How Far Was Wwi Essentially Responsible for the Downfall of the Romanovs in 1817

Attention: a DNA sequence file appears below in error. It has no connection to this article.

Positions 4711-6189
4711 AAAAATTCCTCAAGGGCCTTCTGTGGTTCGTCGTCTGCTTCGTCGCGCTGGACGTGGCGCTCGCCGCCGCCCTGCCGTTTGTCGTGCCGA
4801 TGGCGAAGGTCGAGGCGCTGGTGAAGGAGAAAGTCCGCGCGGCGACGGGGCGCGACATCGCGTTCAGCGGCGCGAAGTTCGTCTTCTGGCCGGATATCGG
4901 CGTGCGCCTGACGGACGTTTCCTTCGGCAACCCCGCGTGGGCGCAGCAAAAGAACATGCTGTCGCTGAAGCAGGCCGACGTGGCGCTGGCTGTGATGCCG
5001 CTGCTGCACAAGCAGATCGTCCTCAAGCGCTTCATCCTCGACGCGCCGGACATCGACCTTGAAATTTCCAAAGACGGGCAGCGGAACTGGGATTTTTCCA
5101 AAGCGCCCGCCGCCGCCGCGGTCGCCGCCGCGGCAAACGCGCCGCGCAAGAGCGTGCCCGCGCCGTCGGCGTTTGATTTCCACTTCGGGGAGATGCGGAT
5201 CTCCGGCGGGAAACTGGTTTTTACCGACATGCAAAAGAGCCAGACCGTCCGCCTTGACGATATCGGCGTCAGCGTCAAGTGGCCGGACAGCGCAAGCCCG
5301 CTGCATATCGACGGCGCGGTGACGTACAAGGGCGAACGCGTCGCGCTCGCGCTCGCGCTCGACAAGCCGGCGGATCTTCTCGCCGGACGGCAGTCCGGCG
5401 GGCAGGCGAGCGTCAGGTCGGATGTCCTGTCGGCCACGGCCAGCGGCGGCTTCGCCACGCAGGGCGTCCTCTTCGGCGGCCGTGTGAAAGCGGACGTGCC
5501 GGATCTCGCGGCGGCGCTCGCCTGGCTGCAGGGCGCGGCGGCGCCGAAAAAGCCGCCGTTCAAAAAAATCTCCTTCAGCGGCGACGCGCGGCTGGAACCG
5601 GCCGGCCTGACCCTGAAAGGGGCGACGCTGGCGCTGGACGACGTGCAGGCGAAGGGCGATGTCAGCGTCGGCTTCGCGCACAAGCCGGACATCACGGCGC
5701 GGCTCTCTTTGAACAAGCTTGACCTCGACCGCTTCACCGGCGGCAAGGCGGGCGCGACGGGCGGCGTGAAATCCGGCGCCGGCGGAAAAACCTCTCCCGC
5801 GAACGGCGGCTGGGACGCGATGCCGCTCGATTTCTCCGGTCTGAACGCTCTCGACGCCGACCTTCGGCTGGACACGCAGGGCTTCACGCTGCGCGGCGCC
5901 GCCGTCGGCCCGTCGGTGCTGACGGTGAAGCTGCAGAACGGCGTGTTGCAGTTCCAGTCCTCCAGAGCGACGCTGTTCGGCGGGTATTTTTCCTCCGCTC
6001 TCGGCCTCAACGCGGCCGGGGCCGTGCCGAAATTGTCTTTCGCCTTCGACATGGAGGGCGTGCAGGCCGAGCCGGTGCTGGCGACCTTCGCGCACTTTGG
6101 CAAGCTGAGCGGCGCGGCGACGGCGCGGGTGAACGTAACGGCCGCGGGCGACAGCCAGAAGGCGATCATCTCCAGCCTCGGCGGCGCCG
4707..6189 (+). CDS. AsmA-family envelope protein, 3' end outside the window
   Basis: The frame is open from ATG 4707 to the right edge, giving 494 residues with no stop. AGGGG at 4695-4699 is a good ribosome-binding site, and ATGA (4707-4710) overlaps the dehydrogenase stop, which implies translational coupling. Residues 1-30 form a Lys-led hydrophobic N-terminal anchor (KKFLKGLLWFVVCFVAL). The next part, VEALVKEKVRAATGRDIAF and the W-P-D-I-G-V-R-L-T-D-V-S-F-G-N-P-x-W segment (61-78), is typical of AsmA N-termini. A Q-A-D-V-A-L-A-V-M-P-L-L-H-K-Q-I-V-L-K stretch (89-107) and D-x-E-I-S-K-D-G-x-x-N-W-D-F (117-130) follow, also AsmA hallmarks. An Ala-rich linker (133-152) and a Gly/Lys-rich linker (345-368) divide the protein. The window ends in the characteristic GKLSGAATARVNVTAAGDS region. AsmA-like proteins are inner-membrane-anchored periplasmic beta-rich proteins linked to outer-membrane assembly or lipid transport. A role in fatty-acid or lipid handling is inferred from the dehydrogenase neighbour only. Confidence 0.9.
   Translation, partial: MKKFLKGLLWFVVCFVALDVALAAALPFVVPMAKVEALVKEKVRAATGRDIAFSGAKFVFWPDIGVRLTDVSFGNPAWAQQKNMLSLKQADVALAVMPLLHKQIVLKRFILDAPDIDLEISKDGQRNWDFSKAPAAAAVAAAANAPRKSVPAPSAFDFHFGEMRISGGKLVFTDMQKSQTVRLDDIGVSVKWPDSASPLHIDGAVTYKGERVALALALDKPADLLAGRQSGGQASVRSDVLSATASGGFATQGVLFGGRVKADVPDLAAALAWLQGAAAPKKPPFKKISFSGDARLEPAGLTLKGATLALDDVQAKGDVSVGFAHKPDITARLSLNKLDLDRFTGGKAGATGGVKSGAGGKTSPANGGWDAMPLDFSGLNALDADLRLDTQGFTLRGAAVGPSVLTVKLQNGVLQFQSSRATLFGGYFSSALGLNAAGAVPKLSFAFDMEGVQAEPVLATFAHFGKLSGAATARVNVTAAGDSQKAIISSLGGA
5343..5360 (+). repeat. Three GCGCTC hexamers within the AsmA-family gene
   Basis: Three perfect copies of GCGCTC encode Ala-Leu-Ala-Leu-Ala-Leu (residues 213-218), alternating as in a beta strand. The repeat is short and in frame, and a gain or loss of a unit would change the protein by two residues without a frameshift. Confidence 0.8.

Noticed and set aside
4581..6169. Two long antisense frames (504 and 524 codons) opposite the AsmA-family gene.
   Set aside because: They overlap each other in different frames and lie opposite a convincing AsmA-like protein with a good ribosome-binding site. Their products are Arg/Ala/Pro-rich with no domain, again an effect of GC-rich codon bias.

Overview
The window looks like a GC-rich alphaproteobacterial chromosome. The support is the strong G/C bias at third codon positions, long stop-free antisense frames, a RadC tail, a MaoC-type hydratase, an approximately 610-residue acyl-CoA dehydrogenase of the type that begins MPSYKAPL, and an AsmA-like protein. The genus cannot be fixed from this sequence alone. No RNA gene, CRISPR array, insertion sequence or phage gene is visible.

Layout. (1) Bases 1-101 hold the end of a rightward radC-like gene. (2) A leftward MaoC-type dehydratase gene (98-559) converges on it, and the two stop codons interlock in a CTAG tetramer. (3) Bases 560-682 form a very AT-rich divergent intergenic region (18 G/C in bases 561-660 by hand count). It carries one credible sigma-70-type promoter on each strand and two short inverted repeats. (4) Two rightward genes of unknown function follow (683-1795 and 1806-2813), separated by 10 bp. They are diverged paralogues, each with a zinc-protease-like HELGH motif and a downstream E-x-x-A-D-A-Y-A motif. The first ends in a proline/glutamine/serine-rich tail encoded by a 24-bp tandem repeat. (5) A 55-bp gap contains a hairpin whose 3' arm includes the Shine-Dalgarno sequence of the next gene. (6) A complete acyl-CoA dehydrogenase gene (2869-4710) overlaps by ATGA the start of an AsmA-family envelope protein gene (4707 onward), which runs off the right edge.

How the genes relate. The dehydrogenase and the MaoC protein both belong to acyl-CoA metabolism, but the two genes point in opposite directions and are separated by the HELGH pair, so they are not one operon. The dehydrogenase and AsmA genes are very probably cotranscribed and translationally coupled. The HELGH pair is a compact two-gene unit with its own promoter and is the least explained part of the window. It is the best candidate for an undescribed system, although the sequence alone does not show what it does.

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How far was WWI essentially responsible for the downfall of the Romanovs in 1817? For years tension had been brewing due to many different aspects of life in Russia, like the personality of the Tsar, the inconsistency of the Duma and general weaknesses which prevented Russia in becoming a successfully developed and industrialised country. However other factors such as abandonment of the Tsars traditional supporters and the First World War would be considered very influential in building upon the social discontent and already existing issues which eventually lead to a consequential revolution as well as the end of Tsarist rule in 1917. Nicholas II, son of Alexander III, abdicated his throne and his haemophiliac son’s, who was too ill to serve as Tsar. The throne was then passed onto his brother Grand Duke Michael who refused, thus ending the Romanovs 300 year old rule over Russia. Russia is a country in which climate and geography are more than influential to its success, not just in economy but politics and social satisfaction. With Russia being the largest country of the world, stretching from the Baltic Sea in the West, all the way to the Pacific Ocean in the East, it was one of Europe’s Great Powers in the late 19th century, yet in fact the country’s size created certain significant weaknesses. The vast land with limited or in some places no transportation hindered communication not just between major cities or villages but between merchants and traders across the country. Russia’s severe weather conditions and harsh winters such as that in 1916 caused many famines disrupting agriculture which provided grain to feed civilians and export for traders. As grain was a major contributor to Russia’s economy any disturbances in the business would cause an overwhelming issue for the country. Despite the country having a large amount of natural resources such as iron
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